Meg Wyatt doesn’t get all the fictional men to herself; Madge Shelton gets one as well in Arthur Brandon, who introduces himself in At The Mercy Of The Queen (2012) as “merely the bastard son of the king’s brother-in-law. Sir Charles Brandon is my father, and I am called Arthur, after the King’s dear, dead brother.” Madge, annoyed at his presumptuousness, calls him “Sir Churlish,” but warms up to him after he rescues her six or seven times from the groping attentions of Sir Henry Norris (whose villainy is so cartoonishly depicted that he makes Simon Blackston look like something out of Henry James). “Your skill with the sword is well-known, Master Brandon,” says Norris on one occasion before fleeing him, and in case the reader doesn’t get it, Arthur and Madge drag each other into the long grass a few pages later — this is at Madge’s behest, as she knows she’ll have to sleep with the king soon and doesn’t want him to be the first. Arthur and Madge exchange marriage vows, apparently for fun, as they appear to have no idea what “I marry you” followed by consummation actually meant then. At least Arthur has come prepared with “a finely woven linen cloth dipped in lard and dried in the sun,” which they use for birth control purposes. When, inevitably, they jettison the thing, Madge gets pregnant and is hastily married by her mother to one Thomas Wodehouse. Fortunately, Arthur manages to return to her (his father was preventing him) and they agree that they’ll pretend they were precontracted, not realizing that they were already married, and live happily ever after, presumably in the same alternative universe with Meg Wyatt and one or two of her husbands. And there let us leave them.
The fictional men in Anne’s world often seem curiously extraneous — even the sinister conspiratorial ones seem to take up far too much space considering their limited importance. Dr. Salmon and Strabolgius, as poison suppliers to Cromwell, often seem to be going in interesting directions, but these plotlines either peter out or just hang in the air, unresolved. Dr. Strabolgius is supposed to have a grudge against Lady Rochford for (semi-accidentally) killing his mother, which is an interesting connection, but in the end nothing comes of it, nor does he attempt to make anything come of it. Dr. Salmon and Cromwell have a shared history in which both are interested in unorthodox forms of religion, but this never develops, and Salmon eventually fades away. The men who are there for romance are too obviously imported for the purpose — none of them, entertaining though many of them are, rise to the level of Emma Arnett of The Concubine (1963), although Rafe Pinckney of The King’s Damsel fully justifies his own existence with his silk expertise and the way he uses it to help Tamsin spy in Anne’s household (and let’s face it, they were all spying on each other, so that part is hardly outlandish). Rafe is too lighthearted and frothy to match Emma as a character though. As for the men who marry real women, I hardly know what to say about them — that seems to be a case in which a historical romance has allowed the romance to completely eclipse the historical. I cannot understand what justifies their overtures to women who were clearly recorded as having married other, real, people.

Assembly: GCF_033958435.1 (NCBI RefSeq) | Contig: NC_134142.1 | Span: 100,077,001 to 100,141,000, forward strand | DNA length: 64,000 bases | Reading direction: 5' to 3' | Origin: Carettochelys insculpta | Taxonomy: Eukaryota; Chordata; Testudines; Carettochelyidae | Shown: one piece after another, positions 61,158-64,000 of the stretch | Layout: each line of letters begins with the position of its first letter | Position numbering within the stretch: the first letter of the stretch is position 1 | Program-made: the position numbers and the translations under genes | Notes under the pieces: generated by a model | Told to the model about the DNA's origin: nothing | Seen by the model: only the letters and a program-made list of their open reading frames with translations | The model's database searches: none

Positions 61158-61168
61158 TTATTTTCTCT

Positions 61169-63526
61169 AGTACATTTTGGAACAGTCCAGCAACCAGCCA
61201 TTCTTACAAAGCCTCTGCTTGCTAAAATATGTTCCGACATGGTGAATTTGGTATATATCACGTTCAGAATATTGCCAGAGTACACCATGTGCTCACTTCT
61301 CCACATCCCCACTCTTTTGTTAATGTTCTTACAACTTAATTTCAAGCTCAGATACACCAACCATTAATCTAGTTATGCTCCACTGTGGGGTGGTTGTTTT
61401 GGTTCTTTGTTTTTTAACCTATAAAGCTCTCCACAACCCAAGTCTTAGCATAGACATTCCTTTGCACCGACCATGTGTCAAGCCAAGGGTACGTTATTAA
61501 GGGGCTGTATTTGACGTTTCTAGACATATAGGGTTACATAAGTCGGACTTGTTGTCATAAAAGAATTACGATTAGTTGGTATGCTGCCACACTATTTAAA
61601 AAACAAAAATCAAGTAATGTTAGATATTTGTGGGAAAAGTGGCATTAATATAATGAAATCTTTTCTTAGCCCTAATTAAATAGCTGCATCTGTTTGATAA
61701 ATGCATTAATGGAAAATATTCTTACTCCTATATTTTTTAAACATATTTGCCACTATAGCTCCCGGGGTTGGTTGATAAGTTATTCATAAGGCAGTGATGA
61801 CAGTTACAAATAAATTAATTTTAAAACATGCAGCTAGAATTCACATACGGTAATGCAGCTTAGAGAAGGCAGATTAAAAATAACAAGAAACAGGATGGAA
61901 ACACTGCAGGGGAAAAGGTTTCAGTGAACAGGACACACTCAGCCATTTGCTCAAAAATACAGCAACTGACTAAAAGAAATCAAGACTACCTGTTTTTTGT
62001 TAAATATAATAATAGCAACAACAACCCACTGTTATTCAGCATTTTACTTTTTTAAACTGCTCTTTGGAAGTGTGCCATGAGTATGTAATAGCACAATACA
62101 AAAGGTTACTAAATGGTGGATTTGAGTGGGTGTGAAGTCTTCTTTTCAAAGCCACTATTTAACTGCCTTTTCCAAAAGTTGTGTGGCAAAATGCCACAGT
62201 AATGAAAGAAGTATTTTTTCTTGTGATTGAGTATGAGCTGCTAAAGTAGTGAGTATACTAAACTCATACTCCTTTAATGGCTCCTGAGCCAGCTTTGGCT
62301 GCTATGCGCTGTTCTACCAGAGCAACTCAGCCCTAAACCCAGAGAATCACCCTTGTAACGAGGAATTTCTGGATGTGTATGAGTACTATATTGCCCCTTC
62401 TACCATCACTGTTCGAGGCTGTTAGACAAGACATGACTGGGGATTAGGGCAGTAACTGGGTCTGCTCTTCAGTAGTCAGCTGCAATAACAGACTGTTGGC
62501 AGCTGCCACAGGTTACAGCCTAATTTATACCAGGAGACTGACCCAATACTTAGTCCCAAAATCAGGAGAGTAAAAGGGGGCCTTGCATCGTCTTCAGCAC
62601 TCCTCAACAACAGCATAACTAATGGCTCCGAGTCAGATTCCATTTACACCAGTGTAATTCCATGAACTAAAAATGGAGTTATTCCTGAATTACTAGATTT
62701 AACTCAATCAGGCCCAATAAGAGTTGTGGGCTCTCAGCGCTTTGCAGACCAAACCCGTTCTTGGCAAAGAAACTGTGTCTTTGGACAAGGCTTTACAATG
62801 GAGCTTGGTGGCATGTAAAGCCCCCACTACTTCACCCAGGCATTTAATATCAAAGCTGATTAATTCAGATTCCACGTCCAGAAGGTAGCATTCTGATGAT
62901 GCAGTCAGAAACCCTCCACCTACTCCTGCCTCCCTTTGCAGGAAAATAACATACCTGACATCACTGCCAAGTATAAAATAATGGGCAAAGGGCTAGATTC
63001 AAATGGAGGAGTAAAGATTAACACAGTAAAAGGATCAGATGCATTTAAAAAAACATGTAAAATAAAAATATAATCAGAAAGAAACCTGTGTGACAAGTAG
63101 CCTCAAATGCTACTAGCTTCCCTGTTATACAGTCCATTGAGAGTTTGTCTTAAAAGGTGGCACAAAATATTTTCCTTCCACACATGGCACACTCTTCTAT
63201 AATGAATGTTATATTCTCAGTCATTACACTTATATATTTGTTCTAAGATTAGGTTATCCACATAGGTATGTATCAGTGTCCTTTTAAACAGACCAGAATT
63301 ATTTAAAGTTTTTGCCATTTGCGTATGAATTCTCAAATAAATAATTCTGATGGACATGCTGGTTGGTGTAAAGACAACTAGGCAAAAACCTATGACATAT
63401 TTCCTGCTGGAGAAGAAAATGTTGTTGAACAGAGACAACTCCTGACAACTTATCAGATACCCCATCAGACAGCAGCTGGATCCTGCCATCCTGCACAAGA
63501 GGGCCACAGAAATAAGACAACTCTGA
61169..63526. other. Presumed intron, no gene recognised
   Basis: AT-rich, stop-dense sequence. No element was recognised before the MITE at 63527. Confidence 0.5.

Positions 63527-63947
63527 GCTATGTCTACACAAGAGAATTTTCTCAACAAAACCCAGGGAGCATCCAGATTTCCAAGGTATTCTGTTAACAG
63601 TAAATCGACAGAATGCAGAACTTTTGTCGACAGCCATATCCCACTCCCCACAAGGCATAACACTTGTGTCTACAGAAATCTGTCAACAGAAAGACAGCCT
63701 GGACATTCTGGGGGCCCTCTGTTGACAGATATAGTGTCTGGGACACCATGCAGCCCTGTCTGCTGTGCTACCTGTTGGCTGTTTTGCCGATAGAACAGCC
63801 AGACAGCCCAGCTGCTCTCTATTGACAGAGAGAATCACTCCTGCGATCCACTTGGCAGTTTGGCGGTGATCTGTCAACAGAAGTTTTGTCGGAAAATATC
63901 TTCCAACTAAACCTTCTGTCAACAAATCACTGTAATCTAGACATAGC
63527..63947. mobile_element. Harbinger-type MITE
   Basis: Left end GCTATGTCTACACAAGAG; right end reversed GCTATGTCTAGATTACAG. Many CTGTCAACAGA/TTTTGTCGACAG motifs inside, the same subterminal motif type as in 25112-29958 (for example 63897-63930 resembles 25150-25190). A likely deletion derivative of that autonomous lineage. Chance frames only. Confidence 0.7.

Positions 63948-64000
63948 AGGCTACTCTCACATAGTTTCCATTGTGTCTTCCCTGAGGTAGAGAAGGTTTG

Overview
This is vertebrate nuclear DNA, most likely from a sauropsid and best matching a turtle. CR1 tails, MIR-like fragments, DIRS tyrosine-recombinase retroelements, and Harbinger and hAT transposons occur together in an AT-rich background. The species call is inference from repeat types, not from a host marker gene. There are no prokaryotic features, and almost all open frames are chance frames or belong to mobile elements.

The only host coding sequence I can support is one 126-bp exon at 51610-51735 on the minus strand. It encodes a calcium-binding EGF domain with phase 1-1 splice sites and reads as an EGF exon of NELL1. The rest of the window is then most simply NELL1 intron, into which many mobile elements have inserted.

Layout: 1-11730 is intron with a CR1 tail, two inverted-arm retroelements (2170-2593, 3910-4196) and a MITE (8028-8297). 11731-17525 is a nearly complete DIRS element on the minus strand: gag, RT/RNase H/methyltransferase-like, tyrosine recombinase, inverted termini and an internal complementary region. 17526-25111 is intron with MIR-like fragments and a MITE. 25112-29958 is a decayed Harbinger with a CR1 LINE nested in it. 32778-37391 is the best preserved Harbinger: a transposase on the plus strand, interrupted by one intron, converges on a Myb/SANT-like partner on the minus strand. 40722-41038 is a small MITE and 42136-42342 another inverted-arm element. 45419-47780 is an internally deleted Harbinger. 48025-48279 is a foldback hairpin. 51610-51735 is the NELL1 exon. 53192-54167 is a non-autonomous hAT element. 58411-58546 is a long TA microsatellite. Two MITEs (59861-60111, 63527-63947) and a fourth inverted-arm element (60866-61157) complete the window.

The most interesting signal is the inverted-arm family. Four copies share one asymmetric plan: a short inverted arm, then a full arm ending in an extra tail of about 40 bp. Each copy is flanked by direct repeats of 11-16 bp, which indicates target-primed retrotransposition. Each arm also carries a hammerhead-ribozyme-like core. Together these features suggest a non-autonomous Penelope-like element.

I think the reason that no Emma Arnett equivalent has arisen from the ranks of the men is twofold: first, we’re seldom allowed a long look from a man’s perspective in Anne Boleyn fiction, and those instances are so rare that the man chosen is always a real one. Second, the men whom Anne would have encountered are ones we simply know too much about. She would have had no male equivalent to a maid or serving-woman whose name was unrecorded but whose presence could have been deeply influential; no unrelated man could have been that close to her and an invented one would have no place to go. Even Mark Smeaton, so often portrayed as Anne’s faithful, not to say obsessive, dogsbody, was not a member of her household but of the King’s, and he would not have spent long, solitary interludes with her. A good novel about Mark Smeaton, or any of the peripheral men about Anne, could certainly be written, but it would have to have a strong overarching plot as well as the secondary plot revolving around Anne. Additionally, the overarching plot would have to justify its belonging to a fictional man instead of one of the numerous real ones who were all over the place. Perhaps it could be done, but I haven’t seen it yet.